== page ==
One of the most common analogies regarding screenwriting is “it’s a marathon, not a sprint”.
Speaking from experience, it most certainly is.
For long-time followers of this blog, one of the things I enjoy doing when I’m not working on scripts is to go for a run. It’s good exercise, lets me catch up on my podcasts, and offers plenty of time to think about my writing projects.
After years of half-marathons, I decided it was time to take on the next challenge – a full marathon. A whole 26.2 miles.
Despite all the training I did, of which there was A LOT, when I set out that morning, I was still nervous. Could I actually do this?
That’s when I reminded myself, and did so repeatedly over the next few hours:
It’s the distance, not the time.
Much as I wanted to finish with a respectable time and pace, I’d decided it was more important just to finish.
Long story short – I got to mile 20 and a twinge developed in my heels and ankles, which then turned into out-and-out pain, so I ended up walking the rest of the way. It took me longer to get there, and definitely wasn’t the way I’d hoped things would play out, but I kept going and crossed that finish line. All the hard work and effort had paid off.
What does this have to do with screenwriting? It’s the perfect metaphor!
Earlier this week on social media, I posted my standard question to the screenwriting community – how’s your latest project coming along?
Answers covered just about the entire spectrum. From “great!” to “almost done with it” to “working out a problem in the second act” to “slowly” to “not at all”.
I can certainly sympathize with those last two. Frustration about a lack of progress is common. Our creativeness just isn’t cooperating, which doesn’t help either.
It usually boils down to two choices: accept the frustration, dig in a little deeper and keep pushing forward, or give up.
For me, giving up just ain’t an option. I love the writing too much to even consider it. But like with the running, I may not get the results I want when I want them, but I’ll keep trying until I do. It might take longer than I want, which honestly would kind of suck, but if that’s what it takes, then so be it.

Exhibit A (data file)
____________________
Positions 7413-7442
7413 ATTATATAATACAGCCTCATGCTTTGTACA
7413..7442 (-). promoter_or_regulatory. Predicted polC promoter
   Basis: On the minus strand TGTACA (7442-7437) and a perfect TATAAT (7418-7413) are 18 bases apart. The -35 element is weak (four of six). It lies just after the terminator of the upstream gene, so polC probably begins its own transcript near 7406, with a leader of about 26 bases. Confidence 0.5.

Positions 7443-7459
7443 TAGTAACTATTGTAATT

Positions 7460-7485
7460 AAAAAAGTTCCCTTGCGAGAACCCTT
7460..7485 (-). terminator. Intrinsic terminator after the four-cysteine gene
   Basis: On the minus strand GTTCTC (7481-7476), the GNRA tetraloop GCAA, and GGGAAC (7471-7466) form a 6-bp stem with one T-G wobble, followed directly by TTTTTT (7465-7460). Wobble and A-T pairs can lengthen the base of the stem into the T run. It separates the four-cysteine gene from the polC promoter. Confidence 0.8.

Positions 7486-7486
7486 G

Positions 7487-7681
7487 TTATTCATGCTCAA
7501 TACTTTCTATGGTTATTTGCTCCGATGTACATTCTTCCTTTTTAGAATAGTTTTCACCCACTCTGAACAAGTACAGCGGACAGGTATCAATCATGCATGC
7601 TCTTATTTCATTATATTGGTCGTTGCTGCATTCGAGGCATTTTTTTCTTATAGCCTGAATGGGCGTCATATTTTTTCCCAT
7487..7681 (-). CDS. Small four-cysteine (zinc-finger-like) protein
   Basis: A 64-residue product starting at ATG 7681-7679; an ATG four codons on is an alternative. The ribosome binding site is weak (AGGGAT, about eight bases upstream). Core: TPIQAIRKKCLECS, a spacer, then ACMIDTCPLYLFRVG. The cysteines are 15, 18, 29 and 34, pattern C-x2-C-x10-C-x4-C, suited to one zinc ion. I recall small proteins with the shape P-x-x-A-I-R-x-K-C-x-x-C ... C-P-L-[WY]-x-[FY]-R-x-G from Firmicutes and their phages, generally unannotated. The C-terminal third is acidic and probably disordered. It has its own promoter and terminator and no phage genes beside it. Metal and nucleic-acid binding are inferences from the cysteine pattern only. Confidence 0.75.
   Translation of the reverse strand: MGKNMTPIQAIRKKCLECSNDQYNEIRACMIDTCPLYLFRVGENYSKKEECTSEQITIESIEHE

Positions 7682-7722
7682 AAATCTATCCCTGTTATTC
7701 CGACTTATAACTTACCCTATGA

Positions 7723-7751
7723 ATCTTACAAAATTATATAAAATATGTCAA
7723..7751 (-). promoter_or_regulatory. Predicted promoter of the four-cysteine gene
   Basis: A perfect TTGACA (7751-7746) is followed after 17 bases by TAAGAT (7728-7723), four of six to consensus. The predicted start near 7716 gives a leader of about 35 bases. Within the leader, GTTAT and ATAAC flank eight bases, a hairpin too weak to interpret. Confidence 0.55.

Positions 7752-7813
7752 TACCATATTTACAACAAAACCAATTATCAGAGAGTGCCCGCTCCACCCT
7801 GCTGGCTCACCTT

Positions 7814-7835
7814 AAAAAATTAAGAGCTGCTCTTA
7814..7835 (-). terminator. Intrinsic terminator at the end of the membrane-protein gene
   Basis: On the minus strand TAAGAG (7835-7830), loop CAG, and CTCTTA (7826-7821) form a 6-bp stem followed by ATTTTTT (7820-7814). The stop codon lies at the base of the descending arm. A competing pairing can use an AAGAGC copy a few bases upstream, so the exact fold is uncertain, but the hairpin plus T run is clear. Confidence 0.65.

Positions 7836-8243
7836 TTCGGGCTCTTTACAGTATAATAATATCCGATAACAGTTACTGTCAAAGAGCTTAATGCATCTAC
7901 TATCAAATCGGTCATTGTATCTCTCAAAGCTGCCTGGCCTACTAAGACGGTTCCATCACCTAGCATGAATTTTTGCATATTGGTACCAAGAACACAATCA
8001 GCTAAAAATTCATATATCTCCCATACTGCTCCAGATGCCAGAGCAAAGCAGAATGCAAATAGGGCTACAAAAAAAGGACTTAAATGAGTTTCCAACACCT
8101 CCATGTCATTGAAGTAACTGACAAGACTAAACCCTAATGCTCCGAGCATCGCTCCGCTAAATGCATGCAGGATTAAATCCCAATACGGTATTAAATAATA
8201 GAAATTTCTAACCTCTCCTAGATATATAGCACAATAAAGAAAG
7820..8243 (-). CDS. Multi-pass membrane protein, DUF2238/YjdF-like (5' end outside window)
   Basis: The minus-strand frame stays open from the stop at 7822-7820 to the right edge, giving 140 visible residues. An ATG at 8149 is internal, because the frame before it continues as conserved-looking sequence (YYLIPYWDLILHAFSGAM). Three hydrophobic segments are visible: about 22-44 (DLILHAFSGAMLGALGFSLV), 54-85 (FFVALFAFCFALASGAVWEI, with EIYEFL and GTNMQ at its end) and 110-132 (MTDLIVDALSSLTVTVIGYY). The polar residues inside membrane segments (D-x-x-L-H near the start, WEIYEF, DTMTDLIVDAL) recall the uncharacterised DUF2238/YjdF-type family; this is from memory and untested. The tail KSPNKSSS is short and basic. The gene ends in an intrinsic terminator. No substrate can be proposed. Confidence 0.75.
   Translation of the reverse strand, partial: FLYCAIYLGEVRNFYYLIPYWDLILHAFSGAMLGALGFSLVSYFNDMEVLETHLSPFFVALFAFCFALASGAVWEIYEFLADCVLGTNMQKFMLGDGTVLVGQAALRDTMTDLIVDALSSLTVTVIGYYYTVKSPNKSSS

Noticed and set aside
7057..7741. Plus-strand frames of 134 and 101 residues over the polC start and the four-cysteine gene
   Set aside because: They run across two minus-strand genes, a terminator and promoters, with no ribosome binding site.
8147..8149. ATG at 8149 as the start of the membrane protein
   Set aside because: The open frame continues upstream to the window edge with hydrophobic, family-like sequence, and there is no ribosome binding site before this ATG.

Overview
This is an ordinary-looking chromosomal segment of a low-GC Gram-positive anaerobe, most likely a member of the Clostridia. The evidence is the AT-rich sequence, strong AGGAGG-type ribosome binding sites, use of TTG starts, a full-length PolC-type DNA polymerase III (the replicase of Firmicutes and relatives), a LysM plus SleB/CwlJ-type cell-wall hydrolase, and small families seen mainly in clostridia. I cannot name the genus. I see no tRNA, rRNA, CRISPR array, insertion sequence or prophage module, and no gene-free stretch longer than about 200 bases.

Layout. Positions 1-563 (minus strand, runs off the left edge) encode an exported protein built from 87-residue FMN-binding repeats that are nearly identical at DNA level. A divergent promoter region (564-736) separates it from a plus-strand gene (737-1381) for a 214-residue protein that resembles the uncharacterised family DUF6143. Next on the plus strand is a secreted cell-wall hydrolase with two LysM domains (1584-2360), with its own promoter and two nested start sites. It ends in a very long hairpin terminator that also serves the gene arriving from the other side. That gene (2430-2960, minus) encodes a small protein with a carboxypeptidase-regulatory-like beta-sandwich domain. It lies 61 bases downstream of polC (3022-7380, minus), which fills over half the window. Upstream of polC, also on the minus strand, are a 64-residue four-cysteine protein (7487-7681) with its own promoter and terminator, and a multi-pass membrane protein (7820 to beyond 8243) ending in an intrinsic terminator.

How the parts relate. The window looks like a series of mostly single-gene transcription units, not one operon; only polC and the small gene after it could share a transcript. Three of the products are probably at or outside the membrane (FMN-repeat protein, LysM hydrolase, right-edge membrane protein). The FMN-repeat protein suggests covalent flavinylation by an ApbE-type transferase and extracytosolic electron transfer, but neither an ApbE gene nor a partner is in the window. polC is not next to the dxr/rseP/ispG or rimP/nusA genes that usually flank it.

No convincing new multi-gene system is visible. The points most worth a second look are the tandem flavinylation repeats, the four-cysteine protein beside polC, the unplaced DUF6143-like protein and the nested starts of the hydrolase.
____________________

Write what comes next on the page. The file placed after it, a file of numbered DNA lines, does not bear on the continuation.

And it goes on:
As writers, we put way too much pressure on ourselves to succeed, sometimes within a somewhat unrealistic timeframe. “If I don’t get the results I want, I’m a failure.”
This is NOT an easy thing we’re trying to do. At least give yourself credit for being willing to do the work. Some people don’t even get that far.
Everybody’s path to success is different, as are our individual finish lines. You know the route you need to take, and how challenging it’s going to be, so it’s up to you to decide how you want to take it on.
So to all the writers feeling disappointed or frustrated about how things are (or aren’t) going, remember that the road ahead may seem treacherous and insurmountable, but if you keep pushing forward and do your best to enjoy the journey, you’ll be that much closer to crossing that finish line.
Hang in there, chums. I may be running my own race, but I’m still on the sidelines, cheering you on.
One thought on “Comfortable shoes will also help”
Great blog. I only did one marathon in my running days. Finished next to last only because I saw the old man ahead of me make a wrong turn on the street course & I didn’t tell the race staffers about him until I knew he was far enough off to not catch up with me & make me finish last. have you considered gathering the best of your blogs into a formal book about the craft? I think it would be a great addition to the books out there. Not writing anything new, just pitching what I’ve got for now. Oh, not sure if I shared that I did a virtual 5k & completed it by walking from my desk to the kitchen refrigerator.